Eaves and rakes that overhang a building’s sidewalls are critical to the life of a building. Shedding rainwater away from siding and trim—especially from door and window sills—can greatly reduce rot, mildew, and a host of other problems that can be caused by water streaming down the face of the building. And aside from the practical considerations, well-proportioned overhanging eaves and rakes can also be an attractive design element.
There are many ways to frame eaves and rakes. My system is straightforward and provides strong, positive attachment of the overhanging elements to the building, as well as solid nailing for the finish materials. I recently built a small outbuilding with a 6-in-12-pitch roof that offers a perfect example for showing the process I use to build eaves and rakes.
Start With the Rafter Tails
The main component of any eaves detail is the rafter tail—the part of the rafter that extends beyond the exterior wall. To determine exactly what the rafter tail will look like, I always make a full-size drawing on a scrap of plywood of all the eaves elements, including framing and finish materials (see illustration, above).
The first thing I determine on the drawing is the overall width of the eaves. For this project, that was 10 inches from the outside of the frieze board to the outside of the finished fascia. After drawing the wall framing, the sheathing, and the 1-inch-thick frieze, I squared a level line from the outside face of the frieze and marked 10 inches out from there. Aligning the edge of my jig on the mark, I drew a plumb line that represented the outside face of the fascia. From this reference, I marked another plumb line 3/4 inch in for the thickness of the fascia, and 1 1/2 inches in from there for a 2-by subfascia. This established where I would need to make the vertical cut for the rafter tail, which turned out to be 8 3/4 inches from the sheathed wall.
To help with the drawing and with laying out rafters, I used a simple rafter jig that I built on site from a piece of plywood with a factory corner. From that corner, I cut a right triangle at the roof pitch, doubling the rise and run dimensions so the jig could be used for cutting full-size rafters. For this 6-in-12-pitch roof, I made one leg 12 inches and the other 24 inches. After cutting the angle, I attached strips of 1x2 along the hypotenuse on both sides. I also labeled the jig with the pitch and the angle; I save all my jigs and stow them for the next time I need to cut a roof with the same pitch.
To use the jig, I simply hook the 1x2 to the top edge of the rafter stock and I instantly have both plumb and level edges to scribe to.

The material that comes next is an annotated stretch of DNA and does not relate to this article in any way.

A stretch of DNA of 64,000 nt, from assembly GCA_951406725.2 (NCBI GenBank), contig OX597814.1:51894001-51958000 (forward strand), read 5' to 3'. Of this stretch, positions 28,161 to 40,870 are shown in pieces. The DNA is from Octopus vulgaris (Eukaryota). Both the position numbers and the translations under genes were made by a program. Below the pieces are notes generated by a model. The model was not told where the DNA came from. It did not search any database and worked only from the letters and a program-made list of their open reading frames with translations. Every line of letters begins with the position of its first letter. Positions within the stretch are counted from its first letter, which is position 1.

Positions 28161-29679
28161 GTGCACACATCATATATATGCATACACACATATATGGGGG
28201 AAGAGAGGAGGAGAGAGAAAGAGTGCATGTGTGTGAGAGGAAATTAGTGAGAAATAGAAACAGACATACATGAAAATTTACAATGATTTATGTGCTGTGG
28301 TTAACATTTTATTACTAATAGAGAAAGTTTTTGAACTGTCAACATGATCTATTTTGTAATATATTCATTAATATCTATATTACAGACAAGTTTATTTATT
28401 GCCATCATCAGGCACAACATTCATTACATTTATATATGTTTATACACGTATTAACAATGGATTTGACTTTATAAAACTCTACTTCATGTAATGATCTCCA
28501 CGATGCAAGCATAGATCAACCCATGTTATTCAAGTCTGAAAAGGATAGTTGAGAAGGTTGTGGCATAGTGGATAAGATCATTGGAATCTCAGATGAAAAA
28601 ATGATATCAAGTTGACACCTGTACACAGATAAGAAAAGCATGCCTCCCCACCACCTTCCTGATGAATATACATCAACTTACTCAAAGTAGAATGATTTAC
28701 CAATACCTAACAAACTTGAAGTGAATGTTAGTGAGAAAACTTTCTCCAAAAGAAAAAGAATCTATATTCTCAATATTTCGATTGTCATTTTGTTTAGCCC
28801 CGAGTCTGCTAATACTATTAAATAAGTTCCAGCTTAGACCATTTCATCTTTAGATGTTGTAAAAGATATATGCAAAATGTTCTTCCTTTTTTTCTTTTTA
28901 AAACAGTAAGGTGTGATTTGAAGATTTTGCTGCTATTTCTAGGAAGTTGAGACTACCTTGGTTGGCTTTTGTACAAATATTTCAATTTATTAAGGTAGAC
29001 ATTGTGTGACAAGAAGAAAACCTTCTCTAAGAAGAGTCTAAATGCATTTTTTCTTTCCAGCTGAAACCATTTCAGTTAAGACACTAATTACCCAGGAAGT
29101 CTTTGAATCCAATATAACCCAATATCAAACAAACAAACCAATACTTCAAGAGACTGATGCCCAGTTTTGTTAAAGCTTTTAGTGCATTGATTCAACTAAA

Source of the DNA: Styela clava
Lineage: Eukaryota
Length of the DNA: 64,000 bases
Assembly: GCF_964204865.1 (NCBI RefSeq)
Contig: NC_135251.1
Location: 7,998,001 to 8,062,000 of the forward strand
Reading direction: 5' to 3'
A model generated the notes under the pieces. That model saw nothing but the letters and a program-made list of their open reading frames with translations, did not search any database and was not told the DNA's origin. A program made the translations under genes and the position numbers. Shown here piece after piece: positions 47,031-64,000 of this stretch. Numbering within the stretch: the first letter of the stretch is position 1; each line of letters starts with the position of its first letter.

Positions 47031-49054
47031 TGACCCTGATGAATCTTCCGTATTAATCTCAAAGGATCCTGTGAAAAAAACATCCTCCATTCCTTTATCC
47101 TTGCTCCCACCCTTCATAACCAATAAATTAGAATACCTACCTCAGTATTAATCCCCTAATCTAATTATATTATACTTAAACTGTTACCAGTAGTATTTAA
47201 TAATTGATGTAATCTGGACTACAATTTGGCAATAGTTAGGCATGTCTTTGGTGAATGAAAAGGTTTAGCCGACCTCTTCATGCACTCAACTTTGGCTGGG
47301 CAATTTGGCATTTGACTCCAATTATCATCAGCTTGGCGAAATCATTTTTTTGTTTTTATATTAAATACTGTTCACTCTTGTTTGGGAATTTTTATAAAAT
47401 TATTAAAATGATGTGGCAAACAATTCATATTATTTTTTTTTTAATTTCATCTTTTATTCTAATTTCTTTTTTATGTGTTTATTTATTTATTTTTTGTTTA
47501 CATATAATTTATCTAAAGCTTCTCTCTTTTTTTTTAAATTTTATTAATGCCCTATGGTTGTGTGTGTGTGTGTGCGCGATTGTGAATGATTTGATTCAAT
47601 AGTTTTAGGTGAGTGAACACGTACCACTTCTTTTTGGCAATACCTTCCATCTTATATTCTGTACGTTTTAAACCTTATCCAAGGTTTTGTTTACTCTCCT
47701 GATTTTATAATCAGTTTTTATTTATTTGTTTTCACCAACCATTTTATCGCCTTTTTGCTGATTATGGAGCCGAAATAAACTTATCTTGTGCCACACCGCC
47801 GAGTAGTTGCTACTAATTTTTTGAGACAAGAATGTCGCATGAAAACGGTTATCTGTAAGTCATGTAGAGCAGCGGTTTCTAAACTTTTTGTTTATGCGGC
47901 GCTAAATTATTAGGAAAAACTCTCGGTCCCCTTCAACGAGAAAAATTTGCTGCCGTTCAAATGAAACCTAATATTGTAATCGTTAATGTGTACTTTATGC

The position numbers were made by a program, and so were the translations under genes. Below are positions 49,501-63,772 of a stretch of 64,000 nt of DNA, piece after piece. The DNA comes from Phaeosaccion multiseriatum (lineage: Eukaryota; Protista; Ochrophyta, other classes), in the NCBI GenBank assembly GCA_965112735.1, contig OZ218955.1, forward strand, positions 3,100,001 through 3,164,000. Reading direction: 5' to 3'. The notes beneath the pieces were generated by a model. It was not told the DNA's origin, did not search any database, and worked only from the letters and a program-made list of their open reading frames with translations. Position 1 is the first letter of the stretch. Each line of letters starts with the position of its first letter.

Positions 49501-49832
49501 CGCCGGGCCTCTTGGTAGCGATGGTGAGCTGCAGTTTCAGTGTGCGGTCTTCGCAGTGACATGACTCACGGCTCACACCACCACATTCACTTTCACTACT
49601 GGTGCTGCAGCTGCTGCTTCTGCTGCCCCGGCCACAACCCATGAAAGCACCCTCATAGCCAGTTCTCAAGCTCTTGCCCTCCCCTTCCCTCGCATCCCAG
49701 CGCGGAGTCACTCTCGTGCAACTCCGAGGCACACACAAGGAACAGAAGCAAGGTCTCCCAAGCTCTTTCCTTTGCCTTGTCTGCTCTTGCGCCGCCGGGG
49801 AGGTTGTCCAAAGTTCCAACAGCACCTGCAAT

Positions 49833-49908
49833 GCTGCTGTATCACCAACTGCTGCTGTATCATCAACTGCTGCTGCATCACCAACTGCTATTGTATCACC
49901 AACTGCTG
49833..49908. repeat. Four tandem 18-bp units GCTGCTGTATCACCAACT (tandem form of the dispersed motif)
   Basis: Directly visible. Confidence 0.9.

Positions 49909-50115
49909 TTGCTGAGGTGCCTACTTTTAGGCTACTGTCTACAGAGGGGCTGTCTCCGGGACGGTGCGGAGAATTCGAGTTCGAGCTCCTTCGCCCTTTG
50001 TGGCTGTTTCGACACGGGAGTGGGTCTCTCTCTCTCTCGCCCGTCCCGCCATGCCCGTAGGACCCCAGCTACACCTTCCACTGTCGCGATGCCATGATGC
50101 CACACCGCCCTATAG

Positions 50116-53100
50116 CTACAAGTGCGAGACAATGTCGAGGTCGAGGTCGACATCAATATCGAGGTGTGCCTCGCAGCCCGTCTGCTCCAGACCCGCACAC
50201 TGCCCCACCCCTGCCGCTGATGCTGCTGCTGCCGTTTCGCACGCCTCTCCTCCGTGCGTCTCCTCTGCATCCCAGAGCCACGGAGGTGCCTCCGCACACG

The rafter tails can be shaped on the ground using the rafter jig to lay out the pattern rafter quickly and accurately. But I prefer to cut and install the rafters with just the ridge cut and birdsmouths, leaving the tails long to be cut in place. So after the rafters were nailed in, I measured out from the sheathing the distance—8 3/4 inches—I’d determined for the overhang, and I marked the first and last rafters. I plumbed lines up from those marks and then snapped a chalk line from one end of the roof to the other across the top edges of the rafters. Using that snapped line as a guide would put the rafter tails in an arrow-straight line.
On each rafter, I plumbed a line down from the chalk line using a Hanson Pivot Square set at a 6-in-12 pitch (I could also have used my jig at this point; there just needs to be enough room to align it on the tails). The Pivot Square also provides the angle, which for a 6-in-12 pitch is 26.5 degrees. Then, standing on top of the wall, I cut down each plumb line with a circular saw.
I like to cut the tails from above because the saw kerf opens as the cut nears completion, letting the waste fall harmlessly down and away from the saw.
The plumb cuts on these rafter tails were more than 6 inches long—too long for the 1x6 fascia that I intended to use. To shorten the plumb cut, a level cut along the bottom of each tail was needed. I went back to my full-size drawing and put the top outside edge of the 1x6 fascia in line with the top of the rafter. Then I drew the lower finished surface of the soffit 1 inch up from the bottom of the fascia. (This amount is arbitrary, but a 1-inch overlap has always looked right to me). The 3/8-inch thickness of the soffit material came next. That line also indicated the bottom of the subfascia.